Need more sales leads? Who doesn’t, right? Many businesses turn to digital platforms for lead generation. After all, digital platforms are fast, measurable and can easily scale up (or down) as business needs change. Best of all, digital platforms can be very cost-effective provided they managed properly.
With more than 2.2 billion users every month, it’s not rocket science why you might turn to Facebook to reach new customers.
Despite changes to its algorithm that came in the aftermath of the infamous Cambridge Analytica scandal, Facebook remains a social B2C titan that can’t be ignored by brands that sell to consumers.
Like any advertising medium, and to be clear Facebook is pay-to-play, how you use social matters, so here we’ll try to help you ensure you have the basics in place to get the best bang-for-your-buck.
1. OPTIMISE YOUR FACEBOOK PAGE.
Starting with your business Facebook page, upload a clear profile picture, either of you (if your brand is you) or a minimalist logo. Then add a creative, interesting cover photo with a colour scheme to match your brand.
If you have it, you can use video for cover photos, which can be immediately engaging for visitors as Tony Robbins has found.
And last, but not least, make sure your “About” section is completed and don’t ignore the opportunity to add a keyword-rich short description about your business, since this description content appears in Google’s search results.
2. SHARE AND PROMOTE SHARING
Sharing is like positive word-of-mouth. People liking, commenting and sharing your posts are key metrics in determining how well your content is resonating with your community.
While there are mixed views about the value of investing effort in building likes and followers, we think they give your business credibility. If you have lots of followers, it makes you look like a serious business.
Remember, though, even with a big community of followers, your organic reach on Facebook is very low, so boost posts that get organic engagement or are important so a bigger audience sees them.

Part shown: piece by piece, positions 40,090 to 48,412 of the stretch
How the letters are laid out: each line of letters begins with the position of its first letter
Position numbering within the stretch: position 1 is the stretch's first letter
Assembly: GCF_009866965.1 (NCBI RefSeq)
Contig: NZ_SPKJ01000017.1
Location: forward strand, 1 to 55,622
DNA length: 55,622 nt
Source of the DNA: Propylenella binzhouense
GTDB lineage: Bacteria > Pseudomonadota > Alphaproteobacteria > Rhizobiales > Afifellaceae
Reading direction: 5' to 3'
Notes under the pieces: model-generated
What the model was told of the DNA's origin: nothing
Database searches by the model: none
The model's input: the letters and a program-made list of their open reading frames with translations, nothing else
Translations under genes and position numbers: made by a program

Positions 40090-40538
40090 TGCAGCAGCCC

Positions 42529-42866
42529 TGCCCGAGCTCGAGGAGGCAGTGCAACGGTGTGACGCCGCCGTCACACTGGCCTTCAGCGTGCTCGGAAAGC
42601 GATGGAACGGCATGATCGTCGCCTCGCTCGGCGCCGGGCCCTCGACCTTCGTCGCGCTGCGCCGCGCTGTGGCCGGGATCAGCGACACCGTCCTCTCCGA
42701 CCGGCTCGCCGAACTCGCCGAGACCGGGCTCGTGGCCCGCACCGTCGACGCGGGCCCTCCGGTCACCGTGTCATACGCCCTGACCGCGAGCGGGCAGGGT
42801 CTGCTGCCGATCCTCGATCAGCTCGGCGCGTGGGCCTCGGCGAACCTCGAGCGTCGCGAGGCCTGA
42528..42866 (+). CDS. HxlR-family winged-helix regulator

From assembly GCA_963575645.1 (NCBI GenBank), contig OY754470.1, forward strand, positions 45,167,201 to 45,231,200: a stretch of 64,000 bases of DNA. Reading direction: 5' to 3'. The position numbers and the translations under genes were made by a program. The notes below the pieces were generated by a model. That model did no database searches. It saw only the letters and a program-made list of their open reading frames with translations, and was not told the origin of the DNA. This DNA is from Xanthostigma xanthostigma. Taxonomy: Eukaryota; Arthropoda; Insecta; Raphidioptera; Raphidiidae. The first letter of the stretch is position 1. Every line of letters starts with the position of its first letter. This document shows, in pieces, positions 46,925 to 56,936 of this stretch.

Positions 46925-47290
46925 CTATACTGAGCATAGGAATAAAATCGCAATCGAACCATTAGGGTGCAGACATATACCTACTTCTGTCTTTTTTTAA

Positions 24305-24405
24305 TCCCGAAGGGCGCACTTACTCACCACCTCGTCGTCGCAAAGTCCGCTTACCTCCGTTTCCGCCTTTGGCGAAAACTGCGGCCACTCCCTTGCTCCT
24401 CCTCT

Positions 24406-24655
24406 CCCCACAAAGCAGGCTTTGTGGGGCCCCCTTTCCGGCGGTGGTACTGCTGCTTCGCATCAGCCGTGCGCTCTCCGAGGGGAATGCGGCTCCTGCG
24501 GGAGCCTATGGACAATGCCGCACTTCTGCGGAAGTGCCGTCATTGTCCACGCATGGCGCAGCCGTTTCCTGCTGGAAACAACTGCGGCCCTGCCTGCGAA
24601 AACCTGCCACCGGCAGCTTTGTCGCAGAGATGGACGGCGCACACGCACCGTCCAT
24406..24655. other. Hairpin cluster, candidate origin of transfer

For fast community building, you could run a competition. Plenty of businesses do Facebook contests and a quick search in Google will return lots of advice on how to maximise this tactic.
3. MIX UP YOUR CONTENT
Static images work well – and so do infographics, funny memes and video.
If you have a modern smartphone, chances are good that it’s capable of shooting high quality video. Your smartphone makes it easy to add interactive Q&A, broadcast of live events, plant tours and explainer videos to your social media content mix.
You can even upload your videos to YouTube and add a link back to Facebook so new customers can easily find out about you.
Finally, when it comes to content, consider creating communication themes around your content.
For example, Monday post an inspirational quote for the week ahead; Tuesday post a product tip; Wednesday post a customer testimonial, and so on.
By planning a daily theme, it makes it easier for you to think of interesting things to say and your fans and followers get to know what to expect from you.
4. RETARGET YOUR VISITORS WITH ADS
If you’re advertising, remarketing (or retargeting) should be in your strategy mix. You can retarget people who have visited your website or interacted with your Facebook ads or page.
In other words, once they have interacted once with your brand, you can show them your ads as they move around the Internet.
Be prepared to experiment with Facebook advertising, especially if you’re new to it. Finding your ideal buyers on Facebook is the outcome of a process of testing messages, images and videos, as well as audiences, and refining these over time to find the sweet spot.
Before you turn on a single ad, or spend your first dollar, make sure you have pixel tracking code installed in your website. You need this to measure the success (or not) of your Facebook ad activity.
Lastly, the budget you’ll need for Facebook marketing all depends on your industry, since some are more competitive than others.
5. RESPOND TO PEOPLE’S COMMENTS
You can encourage interaction with your brand by responding to people’s comments and questions. (By the way, a lack of a response is still a response, it’s just not an ideal one because it tends to say you don’t care.)
Responding to people (especially if they raise concerns or complaints) can turn page visitors into brand champions who actively promote your brand to their friends.
If you’re B2B, for example, Google must be your focus. If you sell to Joe Public, the average consumer, you can use either network successfully.
Both Google and Facebook excel at sales, leads, consultations and conversions. Both offer retargeting of messages to people who have already interacted in the past with your brand.
Facebook works better than Google for brand awareness or building a social following.
You can (and many businesses do) use both networks and compare results. If you find one network works better than the other, it makes sense to redirect the bulk of your advertising budget to the network that works best for you.
This post was written by Fiona Mackenzie and Jihad Majzoub, Melbourne-based digital lead generation duo.
To see what they do – or to get in touch with them – go here.